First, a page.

Far beyond his discoveries of Australia and Hawaii, Captain Cook changed the face and method of exploration forever.
Whitby, a small town on the East coast of Yorkshire, has a fame which belies its modest population (circa 13,000). The ruined Abbey on a hill above the town is where Count Dracula came ashore to England in Bram Stoker’s novel. It was the Synod of Whitby, between the Roman and Celtic Churches in 664 that determined the dates of Easter. It is also the breeding ground for some of the finest oysters in England. It’s greatest fame, however, is that it is the adopted town of Captain James Cook – a man who can fairly claim to be the greatest explorer of the modern era – and the place where his first great ship, HMS Endeavour, was built.
In three great voyages Cook did more to clarify the geographical knowledge of the southern hemisphere than all his predecessors had done together. He was the first really scientific navigator and his voyages made great contributions to many fields of knowledge.
The first voyage (1768-1772) under Cook’s command on the Endeavour was primarily of a scientific nature, the mission being to observe the transit of Venus at Tahiti. Having carried out his duties, Cook sailed on to New Zealand, which he circumnavigated and surveyed, before going on to Australia where he discovered and named New South Wales. Both Australia and New Zealand were annexed as a result of this voyage, which was also notable at the time for the fact that none of the crew had died from scurvy.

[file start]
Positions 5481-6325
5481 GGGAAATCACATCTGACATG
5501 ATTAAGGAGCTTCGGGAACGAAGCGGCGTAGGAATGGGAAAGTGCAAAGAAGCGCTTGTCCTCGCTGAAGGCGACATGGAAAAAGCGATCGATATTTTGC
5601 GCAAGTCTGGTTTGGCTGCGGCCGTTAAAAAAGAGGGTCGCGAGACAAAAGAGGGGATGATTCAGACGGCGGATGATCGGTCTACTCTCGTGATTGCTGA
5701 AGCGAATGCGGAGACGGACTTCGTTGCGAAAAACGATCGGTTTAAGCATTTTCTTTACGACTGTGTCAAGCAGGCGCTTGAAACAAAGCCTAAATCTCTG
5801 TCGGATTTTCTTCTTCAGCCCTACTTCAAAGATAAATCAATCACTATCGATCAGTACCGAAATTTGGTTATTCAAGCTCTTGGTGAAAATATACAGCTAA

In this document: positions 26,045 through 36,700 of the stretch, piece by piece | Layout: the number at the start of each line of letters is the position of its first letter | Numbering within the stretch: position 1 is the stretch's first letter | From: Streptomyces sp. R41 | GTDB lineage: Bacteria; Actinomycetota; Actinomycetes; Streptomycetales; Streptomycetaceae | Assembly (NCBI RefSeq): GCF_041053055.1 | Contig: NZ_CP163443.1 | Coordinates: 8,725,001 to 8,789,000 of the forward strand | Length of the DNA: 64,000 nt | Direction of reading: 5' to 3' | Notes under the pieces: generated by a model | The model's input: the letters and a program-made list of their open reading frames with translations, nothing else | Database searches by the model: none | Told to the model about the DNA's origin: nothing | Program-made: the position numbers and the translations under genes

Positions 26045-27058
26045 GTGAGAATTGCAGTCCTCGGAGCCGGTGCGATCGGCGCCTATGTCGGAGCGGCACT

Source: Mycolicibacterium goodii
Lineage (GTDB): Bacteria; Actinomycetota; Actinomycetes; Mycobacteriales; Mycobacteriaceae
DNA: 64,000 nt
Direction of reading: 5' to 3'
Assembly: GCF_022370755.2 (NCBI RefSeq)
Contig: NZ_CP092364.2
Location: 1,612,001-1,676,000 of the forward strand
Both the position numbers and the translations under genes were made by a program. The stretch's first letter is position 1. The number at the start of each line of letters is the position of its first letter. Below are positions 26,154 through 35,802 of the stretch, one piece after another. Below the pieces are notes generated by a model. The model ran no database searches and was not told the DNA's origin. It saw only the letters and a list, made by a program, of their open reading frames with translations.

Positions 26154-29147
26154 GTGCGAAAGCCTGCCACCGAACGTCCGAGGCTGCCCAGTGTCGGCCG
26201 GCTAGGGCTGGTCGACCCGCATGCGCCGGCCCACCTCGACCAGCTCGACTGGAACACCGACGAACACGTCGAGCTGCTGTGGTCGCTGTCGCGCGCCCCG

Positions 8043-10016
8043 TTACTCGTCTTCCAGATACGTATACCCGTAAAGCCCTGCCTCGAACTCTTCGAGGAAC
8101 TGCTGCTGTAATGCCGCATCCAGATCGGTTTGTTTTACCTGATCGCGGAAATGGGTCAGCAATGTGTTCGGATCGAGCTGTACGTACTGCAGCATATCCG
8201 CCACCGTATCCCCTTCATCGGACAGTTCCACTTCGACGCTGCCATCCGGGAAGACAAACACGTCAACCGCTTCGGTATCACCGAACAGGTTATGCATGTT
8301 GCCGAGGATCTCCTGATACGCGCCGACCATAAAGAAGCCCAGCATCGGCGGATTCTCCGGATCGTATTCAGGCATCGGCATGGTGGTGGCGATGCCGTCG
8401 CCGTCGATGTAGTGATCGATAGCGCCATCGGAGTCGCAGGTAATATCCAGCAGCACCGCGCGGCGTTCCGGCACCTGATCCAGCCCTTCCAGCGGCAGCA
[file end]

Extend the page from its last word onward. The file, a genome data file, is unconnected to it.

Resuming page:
The second voyage (1772-1776) on HMS Resolution, accompanied by the Adventure, was an expedition in search of a southern continent. Cook disproved the existence of the fabled Terra Australis, supposed to exist between New Zealand and South America, but became convinced that there was land beyond the ice-fields. This expedition became the first to cross the Antarctic Circle. From here Cook would discover, and rediscover, Easter Island, the Marquesas, New Hebrides, Tahiti, Tonga, and many other island groups. After rounding Cape Horn he discovered and charted South Georgia. It was this voyage, which produced a vast amount of information concerning the Pacific peoples and islands, that would prove the value of the chronometer as an aid to determining longitude.
Cook’s third and final voyage (1776-1780), also undertaken on the Resolution and later joined by the Discovery, was an expedition in search of the Northwest Passage with a remarkable crew, including William Bligh, George Vancouver and James Burney. After calling at Tasmania and New Zealand, Cook sailed north, discovering Christmas Island and the Sandwich Islands, (later to be named the Hawaiian Islands). Cook charted the American West coast from Northern California through the Bering Strait before being stopped by pack ice at latitude 70° 44′. It was in 1779, whilst wintering over at Hawaii that he was killed in a fracas with natives over a boat, during which he attempted to kidnap and ransom their king, Kalani’ōpu’u.
His discoveries aside, Cook’s lasting legacy lies in the formation of the Royal Navy Survey Squadrons as well as the admiralty charts that laid the basis for all modern expeditions up to modern times: a direct compliment to his great skill as a draughtsman and surveyor.
Captain Cook’s three great voyages form the basis of any collection of Pacific books.